Janet smiling in front of a 100km marker

Walking Ultra Marathons

Last year, I walked the Cancer Research Shine Night Walk full Marathon around London and raised just under £1000 in sponsorship for Cancer Research UK. Never one to do less than I’ve done previously, in 2022 I decided that one marathon wasn’t enough and to do justice to raising funds for this amazing charity I needed to up my game. Then I discovered ultra marathons!

I signed up with Action Challenge to do 2 marathons (42km, 26.6 miles), three 50km events (31miles) and nine 100+km walks (62+ miles) for a total of 1140km across the year – all 14 of their “Ultra Series” events. After walking one marathon I was blissfully unaware of the toll this would take on my body as events were sometimes only days apart and working full time from home meant training beyond a few miles from home was nearly impossible. But having done one marathon, I knew I could do another. If I could do a marathon, then I could do 50km. And if I could do 50km then I could do 50km on back-to-back days surely? That is not a training plan I would recommend ;).

Despite all this once I had decided to do it, I just did it, and I kept doing it. Stubbornness and resilience kept me going through rain, through darkness and tiredness. While some of these events were close to home, some were many hours drive away. My weekends became a familiar routine:

  • Finish work at 5pm Friday and grab kit I’d packed the night before
  • Drive to the start point and camp overnight
  • Get only a few hours sleep as most people don’t understand tents aren’t soundproof and complain loudly1
  • Down several cups of tea in lieu of breakfast and an 8am start time
  • Walk approx 50km with a few rest stops for more tea, fruit and freddos
  • Camp again and get another poor night’s sleep
  • Another breakfast of tea and freddos on the Sunday as I couldn’t face cereals or sausages
  • Walk another 50km
  • Medal, T-Shirt, no fizz (due to driving), and glory!
  • Then several hours drive home, sometimes stopping for a sleep in a service station
  • Home around 2am Monday with an alarm for 7am to be ready for work and the school run!

My poor family got used to me not being around at weekends and also my limping around for a few days afterwards. My daughter found it particularly hilarious after the second 100km when I’d hurt my knee on a downhill section and was struggling with stairs for about a week afterwards.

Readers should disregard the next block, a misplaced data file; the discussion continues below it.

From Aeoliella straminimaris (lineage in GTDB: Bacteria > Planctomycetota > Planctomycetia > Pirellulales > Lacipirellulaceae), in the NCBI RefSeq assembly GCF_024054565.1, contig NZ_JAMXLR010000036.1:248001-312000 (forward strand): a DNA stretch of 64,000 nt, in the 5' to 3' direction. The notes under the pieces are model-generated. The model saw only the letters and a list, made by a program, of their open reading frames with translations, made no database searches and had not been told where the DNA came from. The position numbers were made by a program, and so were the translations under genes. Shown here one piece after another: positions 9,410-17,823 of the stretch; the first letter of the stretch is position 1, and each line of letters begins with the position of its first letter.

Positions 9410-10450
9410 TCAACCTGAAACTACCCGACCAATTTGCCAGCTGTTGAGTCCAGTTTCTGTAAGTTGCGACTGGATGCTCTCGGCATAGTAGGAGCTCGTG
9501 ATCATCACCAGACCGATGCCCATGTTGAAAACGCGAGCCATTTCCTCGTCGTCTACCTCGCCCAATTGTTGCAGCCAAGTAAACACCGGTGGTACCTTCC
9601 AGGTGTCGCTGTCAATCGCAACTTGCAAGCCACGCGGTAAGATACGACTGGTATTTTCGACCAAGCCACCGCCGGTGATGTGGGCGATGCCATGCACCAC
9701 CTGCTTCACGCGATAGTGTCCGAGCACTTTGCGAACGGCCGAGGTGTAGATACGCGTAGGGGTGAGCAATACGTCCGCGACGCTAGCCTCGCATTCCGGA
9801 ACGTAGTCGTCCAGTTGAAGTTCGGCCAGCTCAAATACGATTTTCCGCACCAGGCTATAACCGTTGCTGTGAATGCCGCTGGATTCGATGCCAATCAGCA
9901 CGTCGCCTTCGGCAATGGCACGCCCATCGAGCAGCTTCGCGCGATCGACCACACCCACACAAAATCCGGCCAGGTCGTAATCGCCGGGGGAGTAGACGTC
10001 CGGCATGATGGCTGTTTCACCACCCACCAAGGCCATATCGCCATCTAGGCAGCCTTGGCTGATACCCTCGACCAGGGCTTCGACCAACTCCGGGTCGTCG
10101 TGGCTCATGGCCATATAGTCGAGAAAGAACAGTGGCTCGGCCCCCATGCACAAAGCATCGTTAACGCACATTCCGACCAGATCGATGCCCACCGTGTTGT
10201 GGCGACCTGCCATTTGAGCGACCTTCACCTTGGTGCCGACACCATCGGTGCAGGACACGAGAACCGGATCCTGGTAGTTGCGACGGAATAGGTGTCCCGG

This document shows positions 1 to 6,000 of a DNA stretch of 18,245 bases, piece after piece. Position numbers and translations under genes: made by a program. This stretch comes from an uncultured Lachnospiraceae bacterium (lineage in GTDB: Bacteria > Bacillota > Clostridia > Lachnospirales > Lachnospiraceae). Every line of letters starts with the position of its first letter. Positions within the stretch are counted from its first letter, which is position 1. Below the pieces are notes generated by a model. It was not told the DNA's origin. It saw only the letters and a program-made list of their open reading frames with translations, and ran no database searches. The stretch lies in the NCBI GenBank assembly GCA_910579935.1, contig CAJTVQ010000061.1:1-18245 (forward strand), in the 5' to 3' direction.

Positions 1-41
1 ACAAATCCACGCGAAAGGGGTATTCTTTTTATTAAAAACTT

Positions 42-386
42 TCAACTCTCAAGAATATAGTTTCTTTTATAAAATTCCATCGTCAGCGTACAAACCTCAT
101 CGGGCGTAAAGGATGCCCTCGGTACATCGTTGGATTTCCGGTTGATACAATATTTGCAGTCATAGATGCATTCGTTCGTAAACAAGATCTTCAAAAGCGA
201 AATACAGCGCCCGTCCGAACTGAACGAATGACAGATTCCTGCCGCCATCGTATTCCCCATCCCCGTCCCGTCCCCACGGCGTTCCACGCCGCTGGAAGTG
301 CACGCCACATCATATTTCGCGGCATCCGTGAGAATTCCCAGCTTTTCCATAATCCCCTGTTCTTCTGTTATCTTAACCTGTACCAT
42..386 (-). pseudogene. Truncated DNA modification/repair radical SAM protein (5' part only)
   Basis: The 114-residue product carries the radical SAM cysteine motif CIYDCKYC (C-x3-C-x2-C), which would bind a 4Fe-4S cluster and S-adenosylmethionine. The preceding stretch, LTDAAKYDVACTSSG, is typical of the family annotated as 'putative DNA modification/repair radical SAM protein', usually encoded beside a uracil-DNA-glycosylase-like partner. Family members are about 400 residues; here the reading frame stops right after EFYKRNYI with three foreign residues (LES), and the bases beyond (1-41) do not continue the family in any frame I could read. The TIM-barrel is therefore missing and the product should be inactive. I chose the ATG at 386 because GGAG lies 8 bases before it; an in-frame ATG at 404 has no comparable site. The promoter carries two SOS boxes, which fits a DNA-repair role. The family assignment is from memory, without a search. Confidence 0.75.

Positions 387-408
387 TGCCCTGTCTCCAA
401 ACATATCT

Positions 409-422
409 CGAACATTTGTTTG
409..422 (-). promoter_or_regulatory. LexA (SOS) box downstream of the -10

I learned that I was supposed to have a physio and a chiropodist before planning these walks. I discovered that ibruprofen gel was a thing and no longer will I just put up with aches and pains. I discovered quite how much you can injure your feet and still keep going. Even when I was in pain and alone in the dark, following pink arrows and glowsticks to stay on route, I kept thinking about how this was nothing compared to what the people I was raising money to help were going through.

I discovered that I have an inner strength to keep going when I need to.

I now have 13 out of 14 medals to show the 1099 km I’ve walked so far and in a week’s time I will get off a plane from an AI event in Malaysia and do the final marathon around London with a huge amount of jet lag.

I’m doing this all for a charity that’s very close to my heart: Cancer Research UK – they do amazing work to help ensure better outcomes for everyone affected. I’m asking for a simple donation of 1p per km I will walk this year £11.40, or more if you can. You can donate on my Just Giving page (here) where all of the money will go straight to Cancer Research UK and in addition to the certificates, there are also all of my finisher photos. I’d love to hit my target before I shuffle around the capitol once again.

In some respects, walking an ultra is a lot harder than running as you are going for so much longer – these walks take around 24 hours including stops, which is a long time to keep going at a steady pace, particularly if you’re carrying any injuries. Doing it over two days (mainly because I like to walk in daylight and see the views) adds to the difficulty as your body can cramp up (especially after a poor night’s sleep in a tent!) making it difficult to be up and ready for the 6am start on day 2. There are also the injuries. If you’re still not convinced that I’m worthy of your donation, then I’ve got a selection of my blisters and toe damage on a separate page. This has close ups of what my friends are calling my “gnarly feet”. If you take a look please do donate afterwards. You have been warned – link here.

Thank you for reading this far and please help me support this amazing charity.

  1. This happened *every* time and starting an event with poor sleep because of dozens of people moaning requires a certain amount of resilience to stay positive!

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Dr Janet is a Molecular Biochemistry graduate from Oxford University with a doctorate in Computational Neuroscience from Sussex. I’m currently studying for a third degree in Mathematics with Open University. During the day, and sometimes out of hours, I work as a Chief Science Officer. You can read all about that on my LinkedIn page.